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Publication numberUS5920158 A
Publication typeGrant
Application numberUS 08/947,973
Publication dateJul 6, 1999
Filing dateOct 9, 1997
Priority dateApr 28, 1995
Fee statusLapsed
Also published asCA2316354A1, EP1021323A1, WO1999019180A1
Publication number08947973, 947973, US 5920158 A, US 5920158A, US-A-5920158, US5920158 A, US5920158A
InventorsRobin Mihekun Miller, Daniel D. Kilker, Monte L. Falcoff, H. Winston Maue, Eric J. Krupp, William C. Zimmer, James W. Gibson
Original AssigneeMiller; Robin Mihekun, Kilker; Daniel D., Falcoff; Monte L., Maue; H. Winston, Krupp; Eric J., Zimmer; William C., Gibson; James W.
Export CitationBiBTeX, EndNote, RefMan
External Links: USPTO, USPTO Assignment, Espacenet
Multi-functional vehicle apparatus
US 5920158 A
Abstract
A multi-functional automotive vehicle apparatus comprising: a rotatable member; an electromagnetic device operable to selectively rotate said rotatable member; a first motion transmitting member selectively moved in response to rotation of said rotatable member; and a second motion transmitting member selectively moved in response to rotation of said rotatable member.
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Claims(32)
The invention claimed is:
1. A multi-functional automotive vehicle apparatus for use in an automotive vehicle, said apparatus comprising:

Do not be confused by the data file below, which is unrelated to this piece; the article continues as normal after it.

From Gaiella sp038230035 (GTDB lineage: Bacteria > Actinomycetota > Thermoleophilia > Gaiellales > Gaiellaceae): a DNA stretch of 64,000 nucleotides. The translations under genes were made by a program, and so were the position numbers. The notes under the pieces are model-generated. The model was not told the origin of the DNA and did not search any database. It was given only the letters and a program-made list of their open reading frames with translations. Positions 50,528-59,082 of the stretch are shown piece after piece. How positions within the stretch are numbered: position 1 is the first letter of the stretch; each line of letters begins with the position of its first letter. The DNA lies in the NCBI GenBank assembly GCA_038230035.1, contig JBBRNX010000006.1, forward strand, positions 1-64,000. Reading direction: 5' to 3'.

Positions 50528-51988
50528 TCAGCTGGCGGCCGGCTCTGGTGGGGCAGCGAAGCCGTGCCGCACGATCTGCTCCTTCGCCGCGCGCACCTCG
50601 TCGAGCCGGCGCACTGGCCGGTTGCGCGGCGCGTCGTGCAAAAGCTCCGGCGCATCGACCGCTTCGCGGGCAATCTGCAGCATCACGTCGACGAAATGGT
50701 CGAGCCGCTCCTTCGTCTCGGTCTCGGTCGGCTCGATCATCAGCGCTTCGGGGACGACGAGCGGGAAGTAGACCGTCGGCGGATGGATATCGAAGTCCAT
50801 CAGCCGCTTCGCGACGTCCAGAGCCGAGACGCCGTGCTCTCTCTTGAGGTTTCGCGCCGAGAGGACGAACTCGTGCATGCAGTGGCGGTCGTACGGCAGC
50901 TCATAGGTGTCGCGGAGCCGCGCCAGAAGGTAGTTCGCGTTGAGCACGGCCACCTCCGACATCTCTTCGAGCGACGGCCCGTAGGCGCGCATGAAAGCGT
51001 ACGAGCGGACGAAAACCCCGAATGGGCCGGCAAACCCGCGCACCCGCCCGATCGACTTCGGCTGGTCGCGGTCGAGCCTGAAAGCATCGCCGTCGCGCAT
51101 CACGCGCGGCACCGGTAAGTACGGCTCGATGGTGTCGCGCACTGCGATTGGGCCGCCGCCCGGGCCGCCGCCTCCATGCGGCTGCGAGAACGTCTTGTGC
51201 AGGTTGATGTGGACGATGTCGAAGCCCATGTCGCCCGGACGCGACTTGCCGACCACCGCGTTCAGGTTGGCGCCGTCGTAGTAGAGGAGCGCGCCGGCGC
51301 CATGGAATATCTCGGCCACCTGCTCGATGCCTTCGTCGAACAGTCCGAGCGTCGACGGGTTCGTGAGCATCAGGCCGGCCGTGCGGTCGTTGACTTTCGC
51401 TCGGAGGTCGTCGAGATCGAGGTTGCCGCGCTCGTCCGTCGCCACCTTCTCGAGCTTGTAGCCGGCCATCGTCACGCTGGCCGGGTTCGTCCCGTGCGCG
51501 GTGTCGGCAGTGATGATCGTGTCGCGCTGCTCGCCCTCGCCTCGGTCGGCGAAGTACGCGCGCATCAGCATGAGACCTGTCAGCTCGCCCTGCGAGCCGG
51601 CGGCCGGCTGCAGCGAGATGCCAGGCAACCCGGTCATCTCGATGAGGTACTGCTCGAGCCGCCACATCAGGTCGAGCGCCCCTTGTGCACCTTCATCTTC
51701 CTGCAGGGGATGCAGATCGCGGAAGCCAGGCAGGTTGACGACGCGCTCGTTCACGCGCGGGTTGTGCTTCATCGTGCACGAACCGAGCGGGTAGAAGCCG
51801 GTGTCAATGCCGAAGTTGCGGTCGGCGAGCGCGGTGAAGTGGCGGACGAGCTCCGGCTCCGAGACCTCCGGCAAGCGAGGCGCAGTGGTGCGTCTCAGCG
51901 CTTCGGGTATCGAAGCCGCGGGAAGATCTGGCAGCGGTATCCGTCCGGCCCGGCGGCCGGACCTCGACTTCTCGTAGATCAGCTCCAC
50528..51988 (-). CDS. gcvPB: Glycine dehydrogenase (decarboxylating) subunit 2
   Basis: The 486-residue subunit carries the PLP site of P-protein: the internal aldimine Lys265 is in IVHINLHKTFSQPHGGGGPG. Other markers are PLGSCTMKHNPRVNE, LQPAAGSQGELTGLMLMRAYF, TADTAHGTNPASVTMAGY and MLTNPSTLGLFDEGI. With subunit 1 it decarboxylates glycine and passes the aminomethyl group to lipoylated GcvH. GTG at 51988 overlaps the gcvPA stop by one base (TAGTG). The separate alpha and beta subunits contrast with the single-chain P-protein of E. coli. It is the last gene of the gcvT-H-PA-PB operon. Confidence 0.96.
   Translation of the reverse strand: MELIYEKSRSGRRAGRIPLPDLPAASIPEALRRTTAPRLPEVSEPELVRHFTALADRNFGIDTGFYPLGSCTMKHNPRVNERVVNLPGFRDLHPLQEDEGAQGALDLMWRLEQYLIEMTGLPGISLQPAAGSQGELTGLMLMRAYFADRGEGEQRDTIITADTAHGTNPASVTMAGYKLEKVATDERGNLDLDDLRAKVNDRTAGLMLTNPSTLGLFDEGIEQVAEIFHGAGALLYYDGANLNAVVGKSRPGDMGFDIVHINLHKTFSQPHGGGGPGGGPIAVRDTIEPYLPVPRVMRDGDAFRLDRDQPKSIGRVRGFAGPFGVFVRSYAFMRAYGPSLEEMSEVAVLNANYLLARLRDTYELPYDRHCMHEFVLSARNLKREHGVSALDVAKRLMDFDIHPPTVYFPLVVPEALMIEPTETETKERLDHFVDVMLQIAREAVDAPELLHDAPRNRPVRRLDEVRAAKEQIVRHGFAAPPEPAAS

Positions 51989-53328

a window regulator driving device;
a lock linkage movable between a locked orientation and an unlocked orientation; and
a single electromagnetic device actuable to selectively operate said window regulator driving device and said lock linkage, said electromagnetic device being stationarily mounted to the vehicle during actuation of said lock linkage.
2. A multi-functional automotive vehicle apparatus comprising:
a vehicle mirror adjustment device movable between a first orientation and a second orientation;
a lock linkage movable between a locked orientation and an unlocked orientation;
a single electromagnetic device actuable to selectively operate said mirror adjustment device and said lock linkage.
3. The multi-functional automotive vehicle apparatus of claim 2 further comprising a Geneva-type mechanism selectively coupling said electromagnetic device to at least one of said mirror adjustment device and said lock linkage.
4. The multi-functional automotive vehicle apparatus of claim 2 further comprising a star wheel-type mechanism selectively coupling said electromagnetic device to at least one of said mirror adjustment device and said lock linkage.
5. The multi-functional automotive vehicle apparatus of claim 2 further comprising a slotted cam selectively coupling said electromagnetic device to at least one of said mirror adjustment device and said lock linkage.
6. The multi-functional automotive vehicle apparatus of claim 2 further comprising a clutch assembly selectively coupling said electromagnetic device to at least one of said mirror adjustment device and said lock linkage.
7. A multi-functional automotive vehicle apparatus comprising:
a rotatable member;
a single electromagnetic device operable to selectively rotate said rotatable member;
a first motion transmitting member selectively moved in response to rotation of said rotatable member;
a first mechanism located adjacent to a front portion of said automotive vehicle, said first mechanism operably moving in response to movement of said first motion transmitting member;
a second motion transmitting member selectively moved in response to rotation of said rotatable member; and